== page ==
Baltimore Ravens

Ravens' Upshaw makes good first impression

The final practice of the Ravens' three-day rookie minicamp had finally ended, and Courtney Upshaw looked and sounded like a player who had made good use of the time.

When he bent over to place his helmet on the ground, he let out an audible sigh. His No. 91 white Ravens jersey was so soaked that it clung to his 272-pound frame. Tape hung off his wrist, and sweat dropped steadily off his chin.

"It's been a great experience, playing with these guys out here, just having fun," said Upshaw, the former Alabama outside linebacker who was the Ravens' top pick in last month's draft at No. 35 overall in the second round. "Everybody comes out here working hard, trying to make the team."

The past three days will represent the easy part of Upshaw's transition from college football's best defense to one of the NFL's most vaunted units.

If there were any thought of easing Upshaw into the pro game and letting him learn for a while by watching more experienced pass rushers, that officially ended with the news that linebacker Terrell Suggs will miss a good part — if not all — of the 2012 season after tearing his Achilles tendon.

The selection of Upshaw, which happened the day before the Ravens learned that Suggs might have suffered a significant injury, was once viewed as more of a luxury than a necessity. But not anymore, not with Upshaw emerging as one of the front runners to replace the franchise's all-time leading sacks leader and the reigning NFL Defensive Player of the Year.

"The coaches told me to come out here this minicamp and learn the defense, get out there and compete," said Upshaw, who had 17.5 sacks in his four-year Alabama career, including 9.5 his senior season. "There is only one Suggs. You can't replace Suggs. Everybody has to come in as a team. I know the veteran leadership on this team is not going to allow slack on my part or anybody else. Everybody needs to step up."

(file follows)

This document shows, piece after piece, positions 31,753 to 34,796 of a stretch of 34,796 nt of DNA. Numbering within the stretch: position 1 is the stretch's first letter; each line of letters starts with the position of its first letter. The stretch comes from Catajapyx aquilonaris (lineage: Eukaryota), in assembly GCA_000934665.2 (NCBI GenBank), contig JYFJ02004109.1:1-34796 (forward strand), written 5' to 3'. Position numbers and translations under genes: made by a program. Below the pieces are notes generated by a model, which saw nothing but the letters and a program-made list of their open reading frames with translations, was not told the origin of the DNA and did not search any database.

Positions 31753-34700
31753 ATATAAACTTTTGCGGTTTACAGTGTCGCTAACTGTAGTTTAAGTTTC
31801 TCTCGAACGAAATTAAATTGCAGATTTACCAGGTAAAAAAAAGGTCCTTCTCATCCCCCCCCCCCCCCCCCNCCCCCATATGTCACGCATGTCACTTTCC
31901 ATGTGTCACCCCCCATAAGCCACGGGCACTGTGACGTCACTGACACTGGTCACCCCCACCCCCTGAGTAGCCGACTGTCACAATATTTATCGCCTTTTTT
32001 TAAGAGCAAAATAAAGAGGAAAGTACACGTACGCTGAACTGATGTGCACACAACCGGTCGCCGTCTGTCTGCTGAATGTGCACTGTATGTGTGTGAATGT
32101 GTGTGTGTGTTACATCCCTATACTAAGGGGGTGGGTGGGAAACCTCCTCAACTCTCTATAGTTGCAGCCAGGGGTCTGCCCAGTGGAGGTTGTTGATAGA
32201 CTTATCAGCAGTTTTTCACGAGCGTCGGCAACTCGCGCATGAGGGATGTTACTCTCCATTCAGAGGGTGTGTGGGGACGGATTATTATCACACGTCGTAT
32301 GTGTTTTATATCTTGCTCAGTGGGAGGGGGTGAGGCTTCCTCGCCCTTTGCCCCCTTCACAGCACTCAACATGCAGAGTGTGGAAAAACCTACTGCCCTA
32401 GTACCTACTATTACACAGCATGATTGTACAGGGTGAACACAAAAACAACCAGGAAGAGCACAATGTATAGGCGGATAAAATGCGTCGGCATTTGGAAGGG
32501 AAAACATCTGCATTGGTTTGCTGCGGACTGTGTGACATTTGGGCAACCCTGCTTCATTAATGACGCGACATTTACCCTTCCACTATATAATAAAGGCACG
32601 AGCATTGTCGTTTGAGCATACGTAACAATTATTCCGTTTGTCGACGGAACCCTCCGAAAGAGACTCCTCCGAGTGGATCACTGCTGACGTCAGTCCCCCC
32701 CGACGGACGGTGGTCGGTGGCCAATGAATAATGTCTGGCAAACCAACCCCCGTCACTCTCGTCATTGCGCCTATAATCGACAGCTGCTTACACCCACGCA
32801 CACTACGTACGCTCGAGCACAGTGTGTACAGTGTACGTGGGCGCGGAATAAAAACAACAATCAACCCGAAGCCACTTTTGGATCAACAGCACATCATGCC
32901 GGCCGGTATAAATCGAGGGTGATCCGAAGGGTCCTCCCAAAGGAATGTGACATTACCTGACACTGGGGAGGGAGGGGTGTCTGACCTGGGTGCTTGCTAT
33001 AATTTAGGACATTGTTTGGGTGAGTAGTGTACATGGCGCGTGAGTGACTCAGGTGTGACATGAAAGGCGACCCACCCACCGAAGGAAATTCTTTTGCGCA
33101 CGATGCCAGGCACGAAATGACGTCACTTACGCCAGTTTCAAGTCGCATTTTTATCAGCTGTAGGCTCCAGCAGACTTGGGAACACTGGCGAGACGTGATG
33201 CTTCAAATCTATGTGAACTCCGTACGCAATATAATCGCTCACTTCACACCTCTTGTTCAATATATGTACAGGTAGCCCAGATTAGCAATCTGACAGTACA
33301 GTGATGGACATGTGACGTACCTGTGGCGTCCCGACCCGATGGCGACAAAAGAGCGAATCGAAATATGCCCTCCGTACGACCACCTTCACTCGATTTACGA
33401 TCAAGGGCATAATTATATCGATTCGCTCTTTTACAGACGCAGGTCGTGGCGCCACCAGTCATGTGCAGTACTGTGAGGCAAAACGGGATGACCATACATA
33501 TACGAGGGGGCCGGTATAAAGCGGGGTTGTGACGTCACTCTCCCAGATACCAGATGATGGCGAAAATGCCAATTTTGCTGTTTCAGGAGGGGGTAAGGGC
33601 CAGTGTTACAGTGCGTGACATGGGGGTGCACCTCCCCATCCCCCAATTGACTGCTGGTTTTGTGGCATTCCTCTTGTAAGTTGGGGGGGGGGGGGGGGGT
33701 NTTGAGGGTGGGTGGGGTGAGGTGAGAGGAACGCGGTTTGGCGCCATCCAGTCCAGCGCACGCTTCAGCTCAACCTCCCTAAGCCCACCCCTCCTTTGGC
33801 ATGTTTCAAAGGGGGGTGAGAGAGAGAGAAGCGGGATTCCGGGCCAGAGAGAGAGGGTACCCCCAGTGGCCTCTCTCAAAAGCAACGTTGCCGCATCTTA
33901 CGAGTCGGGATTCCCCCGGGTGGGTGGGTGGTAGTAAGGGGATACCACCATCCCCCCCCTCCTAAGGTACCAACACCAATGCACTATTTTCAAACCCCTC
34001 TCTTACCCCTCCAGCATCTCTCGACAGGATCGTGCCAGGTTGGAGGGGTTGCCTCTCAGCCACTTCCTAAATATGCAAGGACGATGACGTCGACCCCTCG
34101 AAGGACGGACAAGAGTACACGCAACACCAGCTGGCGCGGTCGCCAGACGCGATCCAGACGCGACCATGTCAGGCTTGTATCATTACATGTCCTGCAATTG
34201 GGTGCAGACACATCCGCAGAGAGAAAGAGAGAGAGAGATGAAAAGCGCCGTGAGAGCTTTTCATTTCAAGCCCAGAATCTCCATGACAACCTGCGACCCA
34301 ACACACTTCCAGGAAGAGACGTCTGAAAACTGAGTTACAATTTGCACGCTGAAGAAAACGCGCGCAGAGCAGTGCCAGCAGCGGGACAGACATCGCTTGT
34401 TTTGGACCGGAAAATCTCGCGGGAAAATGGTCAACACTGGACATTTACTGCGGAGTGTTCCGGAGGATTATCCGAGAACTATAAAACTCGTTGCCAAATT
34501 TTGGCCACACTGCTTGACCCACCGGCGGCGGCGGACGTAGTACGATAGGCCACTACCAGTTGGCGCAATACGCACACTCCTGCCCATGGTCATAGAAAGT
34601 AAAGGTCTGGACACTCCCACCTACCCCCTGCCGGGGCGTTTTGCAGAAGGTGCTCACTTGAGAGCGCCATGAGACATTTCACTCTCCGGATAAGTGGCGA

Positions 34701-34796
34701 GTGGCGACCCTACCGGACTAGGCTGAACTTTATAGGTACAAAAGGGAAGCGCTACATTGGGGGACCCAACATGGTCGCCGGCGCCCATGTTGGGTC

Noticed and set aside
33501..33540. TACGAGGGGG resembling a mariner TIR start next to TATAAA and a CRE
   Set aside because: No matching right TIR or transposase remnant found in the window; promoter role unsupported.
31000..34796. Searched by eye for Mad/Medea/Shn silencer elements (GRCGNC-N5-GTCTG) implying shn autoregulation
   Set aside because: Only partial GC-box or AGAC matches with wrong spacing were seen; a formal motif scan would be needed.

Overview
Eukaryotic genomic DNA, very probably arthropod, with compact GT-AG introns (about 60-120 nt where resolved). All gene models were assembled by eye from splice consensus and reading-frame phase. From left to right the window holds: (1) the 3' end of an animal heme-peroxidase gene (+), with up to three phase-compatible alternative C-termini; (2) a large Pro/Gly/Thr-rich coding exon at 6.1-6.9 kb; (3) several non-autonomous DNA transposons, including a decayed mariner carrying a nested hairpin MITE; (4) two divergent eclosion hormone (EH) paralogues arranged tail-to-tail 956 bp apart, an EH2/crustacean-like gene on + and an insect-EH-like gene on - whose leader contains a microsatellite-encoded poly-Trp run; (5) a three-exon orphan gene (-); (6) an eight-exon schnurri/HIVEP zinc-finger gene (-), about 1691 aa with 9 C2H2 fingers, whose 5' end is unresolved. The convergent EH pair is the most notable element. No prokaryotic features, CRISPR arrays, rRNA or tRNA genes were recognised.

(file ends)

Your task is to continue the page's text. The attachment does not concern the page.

That was the same sentiment expressed by Ravens coach John Harbaugh after he was asked if the Ravens were built to withstand the loss of Suggs.

"It's obvious. It's a team. We're a team," Harbaugh said. "That's why you draft guys and bring guys in. It's never about one guy, ever. I know Terrell said that and all our guys say that. We've done that before. We've handled losses to our biggest stars, now Terrell, Ray [Lewis] and Ed [Reed]. That's all happened in the last two years. It will be up to all of us to do a little bit better, and we intend to improve in anything we do, including our defense."

Suggs said after surgery last week that he expects to return within four to six months, even though that would be appear to be optimistic. The average timetable for a return from a torn Achilles, at least according to one study, is 11 or 12 months. The Ravens, however, are hopeful that the timetable Suggs relayed is more accurate.

"I'm on board with that," Harbaugh said. "That's everything that we've heard from the doctors would be consistent with that. Everything Terrell has said about it, from my understanding, has been right on. It's just going to depend on the injury, the healing process and his effort and his work."